Thursday, 30 August 2012

Time to resist this attempt to turn back the clock

The present rights to a decent health service, an education, an equitable work place and a retirement have become taken for granted. Yet all are relatively recent developments.
Universal healthcare only came about with the formation of the NHS in 1948. Education as developed in the modern epoch stems from the 1944 Education Act, being extended by the Labour Government’s of the 1960s and 70s with the introduction of comprehensive education. Workplace rights again are a mainly post World War II phenonema, won mainly as a result of the power of the trade union movement. Security of employment, equality and safety at work have all developed over the past 50 years. The welfare state providing a support net for those who fell out of work. Finally, there is the right to an old age, first established with the introduction of pensions in 1911.

It is a sobering to look back to the situation a century ago. In 1901, the average life expectancy for women was 49 and 45 for men. Just 5 per cent of the population lived to over 65. The pension was introduced in 1911, with payment not made until an individual reached 70.

By 2008, women on average lived to 82, men to 77. Some 19 per cent of the population was 65 or over. Men retired at 65, women at 60.
So life as it is understood today is a relatively new concept. It has come about through the struggle of working people. Rights to pensions, care, allowances, healthcare, welfare and education have all been fought for and won over the years.

A century ago, the industrial revolution was at full tilt. There had been the population moves from rural to urban settings. Intensive and brutal production processes were at work from the pit to the factories. Britain had an empire that it could freely pillage for raw materials. Workers were seen as commodities, available to feed the machine and then be thrown aside when deemed of no further use.
Unfortunately today, there seems to be a move to return to these times. Those in government at the behest of the ruling elite are dismantling the gains that brought the mass of people, at least for a limited period, a reasonable living.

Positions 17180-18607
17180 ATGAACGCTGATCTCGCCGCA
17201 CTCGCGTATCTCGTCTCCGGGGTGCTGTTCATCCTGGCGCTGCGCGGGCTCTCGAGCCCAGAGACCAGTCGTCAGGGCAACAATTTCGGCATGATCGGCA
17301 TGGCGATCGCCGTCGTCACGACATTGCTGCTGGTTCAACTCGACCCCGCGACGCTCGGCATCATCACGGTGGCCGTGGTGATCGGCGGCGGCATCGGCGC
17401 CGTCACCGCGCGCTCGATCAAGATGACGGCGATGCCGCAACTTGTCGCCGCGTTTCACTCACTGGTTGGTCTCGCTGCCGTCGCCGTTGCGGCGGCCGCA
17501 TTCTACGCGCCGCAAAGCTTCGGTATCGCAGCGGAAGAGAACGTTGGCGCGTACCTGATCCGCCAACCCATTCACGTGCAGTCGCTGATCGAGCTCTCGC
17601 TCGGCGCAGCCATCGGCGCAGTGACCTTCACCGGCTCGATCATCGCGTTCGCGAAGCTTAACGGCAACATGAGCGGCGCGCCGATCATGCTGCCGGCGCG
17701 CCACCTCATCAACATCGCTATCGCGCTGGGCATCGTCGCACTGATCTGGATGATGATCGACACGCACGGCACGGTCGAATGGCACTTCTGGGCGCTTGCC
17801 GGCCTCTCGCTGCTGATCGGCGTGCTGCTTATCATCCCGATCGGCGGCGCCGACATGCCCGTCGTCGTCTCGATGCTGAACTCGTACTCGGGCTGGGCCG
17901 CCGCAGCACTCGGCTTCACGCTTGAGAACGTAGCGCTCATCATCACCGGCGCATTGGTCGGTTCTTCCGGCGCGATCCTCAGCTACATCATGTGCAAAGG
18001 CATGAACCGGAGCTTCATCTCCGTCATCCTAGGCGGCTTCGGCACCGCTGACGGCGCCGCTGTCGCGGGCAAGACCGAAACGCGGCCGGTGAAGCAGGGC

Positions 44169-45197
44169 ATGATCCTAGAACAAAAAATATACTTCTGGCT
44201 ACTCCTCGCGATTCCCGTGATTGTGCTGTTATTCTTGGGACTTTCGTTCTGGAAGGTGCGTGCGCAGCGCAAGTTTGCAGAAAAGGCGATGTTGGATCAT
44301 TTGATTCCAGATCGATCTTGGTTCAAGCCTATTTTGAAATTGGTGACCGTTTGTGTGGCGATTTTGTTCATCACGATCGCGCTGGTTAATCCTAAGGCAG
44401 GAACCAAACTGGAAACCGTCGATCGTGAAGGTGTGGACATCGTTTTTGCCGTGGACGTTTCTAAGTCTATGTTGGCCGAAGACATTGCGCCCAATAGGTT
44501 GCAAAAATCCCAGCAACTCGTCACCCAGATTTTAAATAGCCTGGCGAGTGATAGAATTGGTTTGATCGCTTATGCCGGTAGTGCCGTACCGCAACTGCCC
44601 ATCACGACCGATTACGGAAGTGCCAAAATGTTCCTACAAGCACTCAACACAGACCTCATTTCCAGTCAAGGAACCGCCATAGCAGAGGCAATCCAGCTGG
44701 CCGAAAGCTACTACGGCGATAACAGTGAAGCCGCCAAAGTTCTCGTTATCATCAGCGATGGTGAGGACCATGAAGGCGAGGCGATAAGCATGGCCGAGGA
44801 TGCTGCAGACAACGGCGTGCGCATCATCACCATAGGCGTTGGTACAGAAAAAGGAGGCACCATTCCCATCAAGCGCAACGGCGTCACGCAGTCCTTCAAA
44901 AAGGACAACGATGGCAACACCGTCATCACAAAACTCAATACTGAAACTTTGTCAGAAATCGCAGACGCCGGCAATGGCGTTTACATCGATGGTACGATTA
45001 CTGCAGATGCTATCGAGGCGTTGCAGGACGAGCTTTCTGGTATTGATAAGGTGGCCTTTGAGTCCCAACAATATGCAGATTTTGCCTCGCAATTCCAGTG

There is the ongoing privatisation of the NHS, moving away from the fundamental provision of universal support according to need. The next development, unless resisted, will no doubt see the introduction of insurance style schemes, along the American lines, where only rich people can afford to be ill.

Education also is being chipped away, so that only those with the means to pay will prosper. The rich put their children in public schools. The next rung on the wealth ladder move to areas where they can get their children into the best in the state system. The rest are left with what remains. Then for the students able to go onto university there are the crippling debts that come from loans.

Workplace security has long been under attack, with short term, “flexible”contracts becoming the norm. The present government continues to advance the agenda of the bosses, making it easier to sack people and more difficult for individual workers to gain justice via employment tribunals. Health and safety is under attack as a result of a populist tide built up in the right wing tabloid press. This is resulting in cuts being made in the name of removing red tape but in reality in some cases likely to cost lives.

There is the attack on pensions, with claims that they cannot be afforded. The retirement age was recently put up to 67, just three years earlier than when the pension was first established in 1911. Care provision is under attack. Winter fuel allowance, free travel and disability support provision are all under threat in this brave new world.

The value of life is increasingly being set according to how useful an individual is to the voracious capitalist machine. If you cannot work and produce, you are of no use. Once of no use there is no obligation to provide support, simply toss the person aside.

There is though no reason why workers should stand for this attempt to turn back the clock on hard won rights. It was the struggle of workers that led to pensions, healthcare and welfare provision. It is no time now to let those who seek to use deficits and banker created crisis to cut basic support for the elderly and vulnerable to triumph.

This push to return the mass of people to the position they were in a century ago runs contrary to the common good. The attacks on health, education, pensions and workplace rights all amount to attacks on life itself. These attacks are morally indefensible  – the time has come to speak out and organise against the onslaught.

*Join the TUC march for a future that works on 20 October 2012

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